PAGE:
Tag Archives: YA Fiction

Anton DiSclafani – Yonahlossee Riding Camp for Girls (2013)

yonahlosseeSet in the Southern United States at the height of the Great Depression, The Yonahlossee Riding Camp for Girls follows Thea Atwell, a teenage girl sent away from her family to attend the prestigious Yonahlossee Riding Camp for Girls for reasons that don’t become clear until the end of the novel. This mix of young adult fiction and historical romance work.

The book opens with Thea Atwell being taken to the Yonahlossee Riding Camp For Girls after causing her family to fall apart through unknown actions. Despite the fact that Thea is an avid rider and Yonahlossee is a prestigious place, she knows that this is a punishment. The story alternated between Thea’s life at Yonahlossee and flashbacks to her life in Florida where details are gradually revealed. It’s a compelling story and DiSclafani is a vivid and beautiful writer. There were also small parts of the book that were unexpected given the portrayal of Thea but which only served to make her more complex and layered.

The only problem with telling the story this was is that you fall into the same trap that Sarah Water’s did with The Paying Guests. The story is so compelling up to a point. It gets very predictable and it’s hard to keep the reader engaged after providing them with all the details, It feels like DiSclafani struggled a bit with how to end this in a satisfying way and played it safe with Thea. There was so much build up and I loved reading this so much, but sometimes the follow through just isn’t there.

Marissa Meyer – Cress (2014)

CressThis novel, the third installment of Marissa Meyer’s Lunar Chronicles, focuses heavily on the character of Cress, a futuristic Rapunzel who appears briefly in Cinder.

We learn that Cress is a shell, a Lunar girl born without powers, but having proven to be adept with technology is saved by one of Queen Levana’s servants and kept in an isolated satellite (much like Rapunzel’s tower). From here she is tasked with tracking and capturing Cinder, but uses the opportunity to have the crew come and save her. As expected, plans go awry and the different characters find themselves stranded in difficult situations.

Cress and Thorne are thrown together and end up lost in the Sahara desert while Cinder, Wolf and Lunar guard Jacin track down Dr. Erland in the North of Africa. The crew try and come up with a way to defeat Levana and intend to disrupt the royal wedding before traveling to Luna to start a rebellion.

We see less of Scarlet in this book as, having been captured by the Lunars is held as a prisoner on Luna. Her story is compelling however as it seems as though the Queen’s mentally unstable step-daughter shows an interest, and kindness to her. This step-daughter, Princess Winter, only appears briefly but probably has a much bigger role to play in the upcoming installment to be released in November.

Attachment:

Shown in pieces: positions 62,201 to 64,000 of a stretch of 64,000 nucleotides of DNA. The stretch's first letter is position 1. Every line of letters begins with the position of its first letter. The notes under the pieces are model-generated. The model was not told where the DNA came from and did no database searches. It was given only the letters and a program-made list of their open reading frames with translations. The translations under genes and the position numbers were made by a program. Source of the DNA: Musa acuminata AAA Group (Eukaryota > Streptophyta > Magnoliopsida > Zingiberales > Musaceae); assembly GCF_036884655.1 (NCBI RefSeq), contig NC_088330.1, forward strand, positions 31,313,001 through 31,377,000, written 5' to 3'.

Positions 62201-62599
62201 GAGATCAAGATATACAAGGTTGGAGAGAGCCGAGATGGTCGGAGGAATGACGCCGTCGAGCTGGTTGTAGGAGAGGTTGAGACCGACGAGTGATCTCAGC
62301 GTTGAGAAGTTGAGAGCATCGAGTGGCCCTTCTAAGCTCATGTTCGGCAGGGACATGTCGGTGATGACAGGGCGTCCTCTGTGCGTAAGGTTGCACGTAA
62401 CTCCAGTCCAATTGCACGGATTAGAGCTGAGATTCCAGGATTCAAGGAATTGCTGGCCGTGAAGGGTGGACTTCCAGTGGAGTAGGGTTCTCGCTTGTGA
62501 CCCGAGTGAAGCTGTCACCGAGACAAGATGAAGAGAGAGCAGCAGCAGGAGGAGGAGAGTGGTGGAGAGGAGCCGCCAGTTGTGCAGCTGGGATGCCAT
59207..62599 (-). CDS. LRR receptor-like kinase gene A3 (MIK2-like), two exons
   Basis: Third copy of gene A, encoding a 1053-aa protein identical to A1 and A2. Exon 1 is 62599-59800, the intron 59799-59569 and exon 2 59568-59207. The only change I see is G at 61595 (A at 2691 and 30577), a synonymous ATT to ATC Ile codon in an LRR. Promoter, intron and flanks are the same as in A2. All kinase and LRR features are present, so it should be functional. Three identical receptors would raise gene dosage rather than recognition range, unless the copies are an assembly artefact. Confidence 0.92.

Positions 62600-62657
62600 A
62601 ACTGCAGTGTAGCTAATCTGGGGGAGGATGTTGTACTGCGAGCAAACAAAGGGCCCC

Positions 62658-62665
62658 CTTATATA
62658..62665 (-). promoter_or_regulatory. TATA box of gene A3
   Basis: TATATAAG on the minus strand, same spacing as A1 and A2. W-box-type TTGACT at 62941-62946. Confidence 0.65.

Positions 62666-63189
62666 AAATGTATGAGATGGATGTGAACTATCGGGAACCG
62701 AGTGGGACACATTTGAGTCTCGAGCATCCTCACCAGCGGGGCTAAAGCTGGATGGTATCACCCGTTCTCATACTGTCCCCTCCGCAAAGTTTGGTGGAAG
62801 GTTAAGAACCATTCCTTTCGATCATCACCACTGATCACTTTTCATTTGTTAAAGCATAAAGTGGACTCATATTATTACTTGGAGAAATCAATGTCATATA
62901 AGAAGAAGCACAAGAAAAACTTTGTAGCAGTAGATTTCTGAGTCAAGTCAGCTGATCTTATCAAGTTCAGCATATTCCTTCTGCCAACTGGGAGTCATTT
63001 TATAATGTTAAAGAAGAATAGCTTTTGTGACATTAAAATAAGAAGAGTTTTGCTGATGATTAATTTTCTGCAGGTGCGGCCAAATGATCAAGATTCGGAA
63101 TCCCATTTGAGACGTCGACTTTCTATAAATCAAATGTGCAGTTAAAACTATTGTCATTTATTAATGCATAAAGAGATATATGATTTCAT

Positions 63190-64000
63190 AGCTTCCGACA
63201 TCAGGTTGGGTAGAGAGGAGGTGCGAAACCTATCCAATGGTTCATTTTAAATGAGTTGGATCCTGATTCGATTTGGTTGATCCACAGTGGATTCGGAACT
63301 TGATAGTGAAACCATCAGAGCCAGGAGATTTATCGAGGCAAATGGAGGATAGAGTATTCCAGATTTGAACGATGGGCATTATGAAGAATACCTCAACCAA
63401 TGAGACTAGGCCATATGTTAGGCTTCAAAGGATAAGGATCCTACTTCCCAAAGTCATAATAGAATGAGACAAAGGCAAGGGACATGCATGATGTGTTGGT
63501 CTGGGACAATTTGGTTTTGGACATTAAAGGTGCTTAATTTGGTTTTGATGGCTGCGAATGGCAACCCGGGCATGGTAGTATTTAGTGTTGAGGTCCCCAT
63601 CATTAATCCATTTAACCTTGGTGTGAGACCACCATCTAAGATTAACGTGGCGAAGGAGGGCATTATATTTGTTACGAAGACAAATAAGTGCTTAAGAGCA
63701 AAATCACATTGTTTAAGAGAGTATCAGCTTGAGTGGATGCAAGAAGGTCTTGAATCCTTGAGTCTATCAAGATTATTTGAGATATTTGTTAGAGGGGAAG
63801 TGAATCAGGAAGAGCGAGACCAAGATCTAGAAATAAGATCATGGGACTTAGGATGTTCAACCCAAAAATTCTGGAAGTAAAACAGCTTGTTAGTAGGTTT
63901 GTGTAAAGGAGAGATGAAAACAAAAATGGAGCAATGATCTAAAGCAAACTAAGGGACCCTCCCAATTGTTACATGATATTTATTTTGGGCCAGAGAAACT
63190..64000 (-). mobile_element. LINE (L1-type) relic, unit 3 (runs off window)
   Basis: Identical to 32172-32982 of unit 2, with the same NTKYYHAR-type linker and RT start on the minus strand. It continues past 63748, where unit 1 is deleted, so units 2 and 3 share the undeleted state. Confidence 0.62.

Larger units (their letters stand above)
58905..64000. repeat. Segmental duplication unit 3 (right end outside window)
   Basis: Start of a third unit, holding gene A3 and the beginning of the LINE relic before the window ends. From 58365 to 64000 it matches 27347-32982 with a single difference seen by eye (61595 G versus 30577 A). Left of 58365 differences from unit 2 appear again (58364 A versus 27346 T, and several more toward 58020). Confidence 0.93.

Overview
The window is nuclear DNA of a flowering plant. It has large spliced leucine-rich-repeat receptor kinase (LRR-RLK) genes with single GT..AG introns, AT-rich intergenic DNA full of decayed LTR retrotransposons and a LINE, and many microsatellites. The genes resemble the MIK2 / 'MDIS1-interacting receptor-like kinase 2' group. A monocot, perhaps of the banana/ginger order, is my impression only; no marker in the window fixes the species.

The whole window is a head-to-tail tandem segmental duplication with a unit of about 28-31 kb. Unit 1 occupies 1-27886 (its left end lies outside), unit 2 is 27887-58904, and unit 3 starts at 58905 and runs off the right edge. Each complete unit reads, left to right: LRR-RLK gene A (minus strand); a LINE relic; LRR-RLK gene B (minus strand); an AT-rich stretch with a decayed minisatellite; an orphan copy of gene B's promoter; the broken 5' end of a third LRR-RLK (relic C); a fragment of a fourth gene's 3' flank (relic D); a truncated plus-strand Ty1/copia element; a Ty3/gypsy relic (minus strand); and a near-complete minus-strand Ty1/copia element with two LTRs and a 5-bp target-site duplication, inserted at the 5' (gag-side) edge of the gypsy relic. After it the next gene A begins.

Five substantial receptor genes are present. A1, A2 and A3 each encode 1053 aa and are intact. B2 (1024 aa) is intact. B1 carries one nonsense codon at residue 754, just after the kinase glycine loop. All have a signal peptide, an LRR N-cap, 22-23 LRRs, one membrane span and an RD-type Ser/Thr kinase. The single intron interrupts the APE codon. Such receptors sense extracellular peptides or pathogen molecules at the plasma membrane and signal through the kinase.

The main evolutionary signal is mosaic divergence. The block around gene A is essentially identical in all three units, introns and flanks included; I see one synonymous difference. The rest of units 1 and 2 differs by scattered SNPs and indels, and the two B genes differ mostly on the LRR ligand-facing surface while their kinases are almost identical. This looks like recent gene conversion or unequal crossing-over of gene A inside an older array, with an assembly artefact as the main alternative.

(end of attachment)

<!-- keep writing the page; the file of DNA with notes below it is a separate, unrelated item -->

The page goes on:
There is a lot of keep track of in the book, and while I was disappointed when all the romances seem to be heading (I was pulling for Cinder and Thorn although that seems unlikely), I thought that this novel stood out from the previous two. There’s a lot of plot development and Meyer leaves the reading with a great deal to look forward to. It leaves off in an interesting place, and I cant wait to see how she resolves everything.

Marissa Meyer – Scarlet (2014)

ScarletThis second installment of Marissa Meyer’s Lunar Chronicles was not as good as her previous one, Cinder, but definitely sets the tone for some interesting future developments.

The Lunar Chronicles are a set of young adult dystopian future novels where earth is being threatened by Letumosis, a plague like disease as the evil Queen Levana from the moon colony of Luna attempts to take over. While the first novel focused on the cyborg Cinder of New Bejing, who turns out to be the lost Lunar Pricess Selene, this novel takes the reader to futureistic France where we meet Scarlet Benoit, an iteration of Little Red Riding Hood.

Tied up in Scarlet’s story are her grandmother, who as it turns out helped keep Princess Selene alive and spirited her away from Luna, as well as Wolf, a Lunar Operative who has a change of heart after falling in love with her. The characters were interesting, but I felt they were unnecessary to the story, although I could be wrong.

Since this is a young adult novel, I’m curious to know how romance will play a role, or if it will at all. It seemed as though Cinder was destined to be with the Emperor of the Commonwealth, but with the introduction of rouge Han Solo-like petty criminal Carswell Thorne, I’m not so sure. Aside from the Scarlet-Wolf Twilight-esque warwolf-y love story, romance doesn’t seem to have a key role to play which is refreshing.

Meyer’s Lunar Chronicles are entertaining and I’m looking forward to reading Cress, the third installment in the series.